For a full day my ego danced around looking for ways to accept the external evidence that contradicted my self-image. I read about strategies for embracing growing old. I considered following the path of aging boomer artists Alice and Richard Matzkin (The Art of Aging: Celebrating the Authentic Aging Self) and painting a self-portrait, warts and all — still feeding the story by trying to refute it: I am worthwhile as I am! 

Then, on the second day, I experienced the fundamental story that had been deeply unconscious until that moment. I am worthless. I don't deserve to exist. I felt it down to my bones, my heart was full of shame, and I knew it to be true.

On the third day, I fell through. The phrase fell through is inadequate to capture the experience. I can, however, describe my reaction when I again viewed the DVD of my interview. I felt compassion and even delight, a feeling akin to Oh, so that’s the body and mannerisms my soul is riding in

Since then I've seen significant changes in myself. My defensiveness dissolves more quickly — and in a way that’s very different from tamping down feelings — a sensation of lightness, each molecule more alive. 

I’m not saying I’m transformed, of course. In the immortal words of Valentine Michael Smith from Stranger in a Strange Land, “I am only an egg.” 

Thursday, August 6, 2015


To a yogi, no symbol is more powerful than the syllable OM, as witnessed by these words from the Mandukya Upanishad:
OM: this eternal word is all what was, what is and what shall be.
In the Sanskrit letter the long lower curve represents the dream state, the upper curve stands for the waking state and the curve issuing from the center symbolizes deep, dreamless sleep. 

The crescent shape stands for Maya, the veil of illusion, and the dot for the transcendental state.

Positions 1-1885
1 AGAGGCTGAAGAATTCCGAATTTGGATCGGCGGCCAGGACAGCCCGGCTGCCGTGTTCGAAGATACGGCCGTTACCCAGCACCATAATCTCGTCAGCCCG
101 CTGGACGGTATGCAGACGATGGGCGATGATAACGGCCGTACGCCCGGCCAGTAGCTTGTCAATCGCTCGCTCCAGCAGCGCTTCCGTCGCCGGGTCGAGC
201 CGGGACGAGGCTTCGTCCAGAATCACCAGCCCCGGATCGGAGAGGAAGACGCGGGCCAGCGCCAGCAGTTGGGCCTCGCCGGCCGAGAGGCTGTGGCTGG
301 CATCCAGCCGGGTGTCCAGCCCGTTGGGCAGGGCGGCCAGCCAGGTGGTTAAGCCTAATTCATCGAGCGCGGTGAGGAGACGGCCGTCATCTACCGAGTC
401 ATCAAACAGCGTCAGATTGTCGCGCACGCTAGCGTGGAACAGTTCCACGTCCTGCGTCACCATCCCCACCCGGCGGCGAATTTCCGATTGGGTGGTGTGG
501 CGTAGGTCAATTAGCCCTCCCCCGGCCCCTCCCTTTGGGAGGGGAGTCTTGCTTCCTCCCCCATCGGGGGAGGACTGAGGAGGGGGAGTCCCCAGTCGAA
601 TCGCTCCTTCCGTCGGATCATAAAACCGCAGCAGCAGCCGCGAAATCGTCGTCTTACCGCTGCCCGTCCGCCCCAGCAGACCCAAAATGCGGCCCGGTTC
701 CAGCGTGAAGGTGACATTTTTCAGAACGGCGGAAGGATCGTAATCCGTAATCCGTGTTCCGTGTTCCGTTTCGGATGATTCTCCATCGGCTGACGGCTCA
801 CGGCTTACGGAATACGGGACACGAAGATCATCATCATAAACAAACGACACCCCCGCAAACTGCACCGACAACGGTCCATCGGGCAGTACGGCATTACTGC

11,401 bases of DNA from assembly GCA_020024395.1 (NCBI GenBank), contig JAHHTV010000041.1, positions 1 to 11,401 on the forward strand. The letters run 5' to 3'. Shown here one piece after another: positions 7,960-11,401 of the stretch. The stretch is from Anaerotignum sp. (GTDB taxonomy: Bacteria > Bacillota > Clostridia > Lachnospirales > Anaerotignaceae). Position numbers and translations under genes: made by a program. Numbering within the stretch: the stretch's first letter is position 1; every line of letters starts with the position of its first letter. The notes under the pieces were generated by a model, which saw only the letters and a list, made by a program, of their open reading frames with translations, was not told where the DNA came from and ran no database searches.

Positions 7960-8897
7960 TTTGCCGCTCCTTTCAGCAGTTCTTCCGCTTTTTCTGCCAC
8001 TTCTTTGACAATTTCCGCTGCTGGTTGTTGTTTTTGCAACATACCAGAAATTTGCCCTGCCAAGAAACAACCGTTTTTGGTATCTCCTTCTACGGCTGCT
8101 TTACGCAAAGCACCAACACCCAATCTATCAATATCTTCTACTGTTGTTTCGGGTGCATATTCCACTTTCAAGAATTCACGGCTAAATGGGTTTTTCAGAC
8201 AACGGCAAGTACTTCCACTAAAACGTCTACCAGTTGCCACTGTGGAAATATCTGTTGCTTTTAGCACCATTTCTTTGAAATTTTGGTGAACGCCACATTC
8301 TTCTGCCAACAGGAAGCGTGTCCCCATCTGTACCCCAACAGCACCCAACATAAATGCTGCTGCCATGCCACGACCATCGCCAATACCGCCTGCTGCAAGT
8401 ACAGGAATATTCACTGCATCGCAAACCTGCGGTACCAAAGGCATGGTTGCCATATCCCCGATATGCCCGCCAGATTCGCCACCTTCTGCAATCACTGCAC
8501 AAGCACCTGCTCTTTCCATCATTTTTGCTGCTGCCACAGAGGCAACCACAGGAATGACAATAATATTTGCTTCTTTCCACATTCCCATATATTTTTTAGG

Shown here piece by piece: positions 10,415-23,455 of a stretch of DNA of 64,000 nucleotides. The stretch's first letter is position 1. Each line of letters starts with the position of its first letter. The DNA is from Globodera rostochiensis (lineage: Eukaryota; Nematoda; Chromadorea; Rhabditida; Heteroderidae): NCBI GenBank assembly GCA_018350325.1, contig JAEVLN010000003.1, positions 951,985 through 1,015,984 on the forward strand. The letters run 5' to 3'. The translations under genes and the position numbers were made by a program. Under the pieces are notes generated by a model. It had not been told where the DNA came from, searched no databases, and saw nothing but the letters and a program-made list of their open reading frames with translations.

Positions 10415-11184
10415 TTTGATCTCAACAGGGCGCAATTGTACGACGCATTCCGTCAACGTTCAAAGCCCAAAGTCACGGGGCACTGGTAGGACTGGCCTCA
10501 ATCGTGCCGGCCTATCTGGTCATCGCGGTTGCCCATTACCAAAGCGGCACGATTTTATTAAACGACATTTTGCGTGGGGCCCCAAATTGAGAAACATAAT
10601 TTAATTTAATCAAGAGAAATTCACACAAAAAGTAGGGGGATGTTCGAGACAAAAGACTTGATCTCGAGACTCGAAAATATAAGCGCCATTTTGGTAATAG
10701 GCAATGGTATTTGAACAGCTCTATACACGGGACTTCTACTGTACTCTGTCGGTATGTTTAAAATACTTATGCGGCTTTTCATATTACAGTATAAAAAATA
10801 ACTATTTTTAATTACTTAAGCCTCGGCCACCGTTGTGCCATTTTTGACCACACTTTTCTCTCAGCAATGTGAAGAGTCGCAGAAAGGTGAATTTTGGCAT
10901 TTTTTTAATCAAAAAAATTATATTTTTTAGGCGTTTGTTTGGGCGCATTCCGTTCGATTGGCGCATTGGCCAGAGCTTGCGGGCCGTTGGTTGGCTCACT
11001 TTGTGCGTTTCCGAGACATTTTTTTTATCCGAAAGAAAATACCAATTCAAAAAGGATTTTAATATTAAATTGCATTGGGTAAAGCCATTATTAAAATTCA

When our individual spirit passes through the veil and rests in the transcendental, we are liberated from the three states and their qualities.

Saturday, May 30, 2015

Living Ourselves Into New Ways of Thinking

We stand in the middle, living and fully accepting our reality, neither taking this new awareness on from the power position nor denying it for fear of the pain it will bring. We do not think ourselves into new ways of living. We live ourselves into new ways of thinking.  Richard Rohr, Everything Belongs
We've all had peak experiences, times when we were washed with a sense of clarity, of deep appreciation, of being at one with the universe. Perhaps you were watching the sunset from a sailboat, or feeling unconditional love from someone who matters to you, or being present at the birth of a child, or hearing a piece of music that touched you deeply. 

This awareness need not be serendipitous. You can invite it.

Rohr suggests that when trapped in "the ways things are" we have to allow ourselves to be drawn into sacred space, to remain on a threshold where the old world is left behind but we're not sure of the new one yet. In this realm, where we hold a naïve awareness, everything belongs: darkness and light coexist, paradox is revealed.

In our everyday world, what we think we know is a world we've made up. In what Rohr calls the "second naïveté," that everyday world falls apart and a new one is revealed. In this return to simple consciousness (beginner's mind), "we are finally at home in the only world that ever existed." 

Some years ago I was entranced by the film Little Buddha, about a boy who might be the reincarnation of a revered Tibetan teacher. The acting was reserved and there wasn't much action or character development. Why it so appealing to me? Probably because it spoke to some of my personality patterns, an attraction to being Buddha-like. 

People feel safe with my peaceful nature. But one of my most difficult patterns to release has been the tendency to avoid conflict, the only path to real relationship. (Who are you dealing with if I agree with everything you say, if I distract myself from my own agenda, if I don't set clear boundaries about what’s important to me?)

Suzanne Zuercher (Enneagram Spirituality) writes of active contemplation, not passive surrender to the process, but carrying a posture of awareness, intention, and readiness throughout our daily lives: awareness of our habits of attention and how they play out uniquely for us; intention to invite our unknown and disowned parts to come forth, and readiness to take specific actions that shift our focus of attention: doing the things most difficult for us, staying present without avoiding or denying or projecting blame. 

When we remember to be present with naïve awareness, with beginner's mind, we can live ourselves into new ways of thinking.